Directed by: Alan Elliott, Sydney Pollack
USA, 2018, 87m, Rated G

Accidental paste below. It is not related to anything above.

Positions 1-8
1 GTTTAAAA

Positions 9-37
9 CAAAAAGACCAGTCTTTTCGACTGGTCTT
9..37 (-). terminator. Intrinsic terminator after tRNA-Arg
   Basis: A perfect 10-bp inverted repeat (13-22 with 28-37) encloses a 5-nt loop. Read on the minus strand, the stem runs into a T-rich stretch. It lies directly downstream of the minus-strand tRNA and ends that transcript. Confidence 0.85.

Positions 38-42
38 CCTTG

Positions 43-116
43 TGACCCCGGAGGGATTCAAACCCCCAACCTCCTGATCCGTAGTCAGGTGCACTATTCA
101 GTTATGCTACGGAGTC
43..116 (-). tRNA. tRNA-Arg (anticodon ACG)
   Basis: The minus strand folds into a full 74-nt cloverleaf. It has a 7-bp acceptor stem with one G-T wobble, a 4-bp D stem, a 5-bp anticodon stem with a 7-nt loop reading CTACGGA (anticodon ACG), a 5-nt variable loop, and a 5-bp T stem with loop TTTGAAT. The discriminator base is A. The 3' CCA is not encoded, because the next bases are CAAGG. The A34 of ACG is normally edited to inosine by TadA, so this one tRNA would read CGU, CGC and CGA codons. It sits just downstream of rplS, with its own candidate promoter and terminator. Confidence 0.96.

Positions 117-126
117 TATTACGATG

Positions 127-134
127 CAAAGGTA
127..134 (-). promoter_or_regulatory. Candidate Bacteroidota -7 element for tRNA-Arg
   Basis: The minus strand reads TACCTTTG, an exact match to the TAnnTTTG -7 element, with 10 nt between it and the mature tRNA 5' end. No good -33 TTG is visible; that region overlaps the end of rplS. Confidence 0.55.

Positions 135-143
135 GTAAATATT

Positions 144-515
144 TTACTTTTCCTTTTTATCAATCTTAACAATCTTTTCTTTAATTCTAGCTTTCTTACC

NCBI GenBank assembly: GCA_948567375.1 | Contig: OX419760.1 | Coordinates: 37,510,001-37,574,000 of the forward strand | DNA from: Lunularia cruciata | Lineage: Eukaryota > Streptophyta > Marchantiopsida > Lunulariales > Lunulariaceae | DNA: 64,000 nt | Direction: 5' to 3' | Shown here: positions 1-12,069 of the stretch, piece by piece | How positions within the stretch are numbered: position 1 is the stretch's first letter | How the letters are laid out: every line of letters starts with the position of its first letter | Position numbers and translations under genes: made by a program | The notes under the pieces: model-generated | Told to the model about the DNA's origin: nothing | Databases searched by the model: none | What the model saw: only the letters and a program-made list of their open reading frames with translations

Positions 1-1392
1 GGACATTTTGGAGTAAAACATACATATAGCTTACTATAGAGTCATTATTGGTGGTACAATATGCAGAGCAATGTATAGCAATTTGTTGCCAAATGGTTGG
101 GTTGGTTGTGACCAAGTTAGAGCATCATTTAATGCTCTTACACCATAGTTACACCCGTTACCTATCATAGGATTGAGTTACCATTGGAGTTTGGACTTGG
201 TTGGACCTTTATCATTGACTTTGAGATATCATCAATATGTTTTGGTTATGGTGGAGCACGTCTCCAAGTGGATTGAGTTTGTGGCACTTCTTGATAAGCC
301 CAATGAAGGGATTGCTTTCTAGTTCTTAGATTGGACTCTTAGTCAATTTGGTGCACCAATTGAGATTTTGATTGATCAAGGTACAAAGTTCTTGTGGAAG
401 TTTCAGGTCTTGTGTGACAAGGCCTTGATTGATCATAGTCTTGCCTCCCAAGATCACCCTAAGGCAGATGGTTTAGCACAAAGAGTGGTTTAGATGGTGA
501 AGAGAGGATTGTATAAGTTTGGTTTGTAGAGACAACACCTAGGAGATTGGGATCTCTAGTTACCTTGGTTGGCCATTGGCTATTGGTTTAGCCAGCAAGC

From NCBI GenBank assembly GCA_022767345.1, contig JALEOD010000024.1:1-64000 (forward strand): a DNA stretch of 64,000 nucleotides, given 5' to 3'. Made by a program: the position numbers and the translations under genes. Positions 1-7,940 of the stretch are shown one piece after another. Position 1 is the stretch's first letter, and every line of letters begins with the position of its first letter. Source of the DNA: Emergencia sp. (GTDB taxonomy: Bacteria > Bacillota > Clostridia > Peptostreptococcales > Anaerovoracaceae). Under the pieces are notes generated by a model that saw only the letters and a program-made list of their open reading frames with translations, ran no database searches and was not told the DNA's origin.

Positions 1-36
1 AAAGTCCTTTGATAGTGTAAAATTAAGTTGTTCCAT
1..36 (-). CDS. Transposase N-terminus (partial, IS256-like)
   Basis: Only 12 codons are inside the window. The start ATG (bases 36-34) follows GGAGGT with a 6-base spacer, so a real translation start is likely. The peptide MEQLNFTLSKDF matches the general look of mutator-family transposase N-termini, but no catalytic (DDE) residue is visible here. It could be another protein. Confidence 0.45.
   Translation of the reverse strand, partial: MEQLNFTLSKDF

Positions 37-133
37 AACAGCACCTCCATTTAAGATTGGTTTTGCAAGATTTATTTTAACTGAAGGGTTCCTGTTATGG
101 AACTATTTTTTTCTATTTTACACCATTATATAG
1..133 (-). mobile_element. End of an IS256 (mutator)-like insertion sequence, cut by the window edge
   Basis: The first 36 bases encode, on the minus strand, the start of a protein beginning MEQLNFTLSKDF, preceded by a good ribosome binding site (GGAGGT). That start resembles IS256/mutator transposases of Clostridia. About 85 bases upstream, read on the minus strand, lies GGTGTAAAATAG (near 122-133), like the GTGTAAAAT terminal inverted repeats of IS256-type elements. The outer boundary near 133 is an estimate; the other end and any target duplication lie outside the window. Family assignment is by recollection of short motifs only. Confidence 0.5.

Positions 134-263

In 1972, Queen of Soul Aretha Franklin was at the top of her game, having racked up eleven number-one singles and five Grammys. For her next record, she returned to her roots, recording a live gospel album at Watts New Temple Baptist Church. Director Sydney Pollack was hired to shoot the performances, but due to sound issues, the footage couldn’t be synced with the audio, and it vanished into the studio’s vaults, deemed unsalvageable. It became the Holy Grail of lost music films and finally, after 46 years of legal wrangling, technology improvements, and the deaths of both Pollack and Franklin, these magnificent performances were readied for the screen. The result is an extraordinary document. The Queen herself is totally focused—delivering uncluttered, thrilling performances of gospel standards and reimagined contemporary songs. Except for her singing, she remains nearly wordless throughout the film. Instead, gospel legend Reverend James Cleveland serves as M.C., sermonizer, and court jester. An enthusiastic congregation testify throughout, and Aretha’s father—Revered C.L. Franklin—shows up to preach the good book and wipe sweat from his daughter’s forehead mid-song. At that moment, the audience knew that the Queen of Soul—despite her stardom in the secular world—remained first and foremost a child of the church.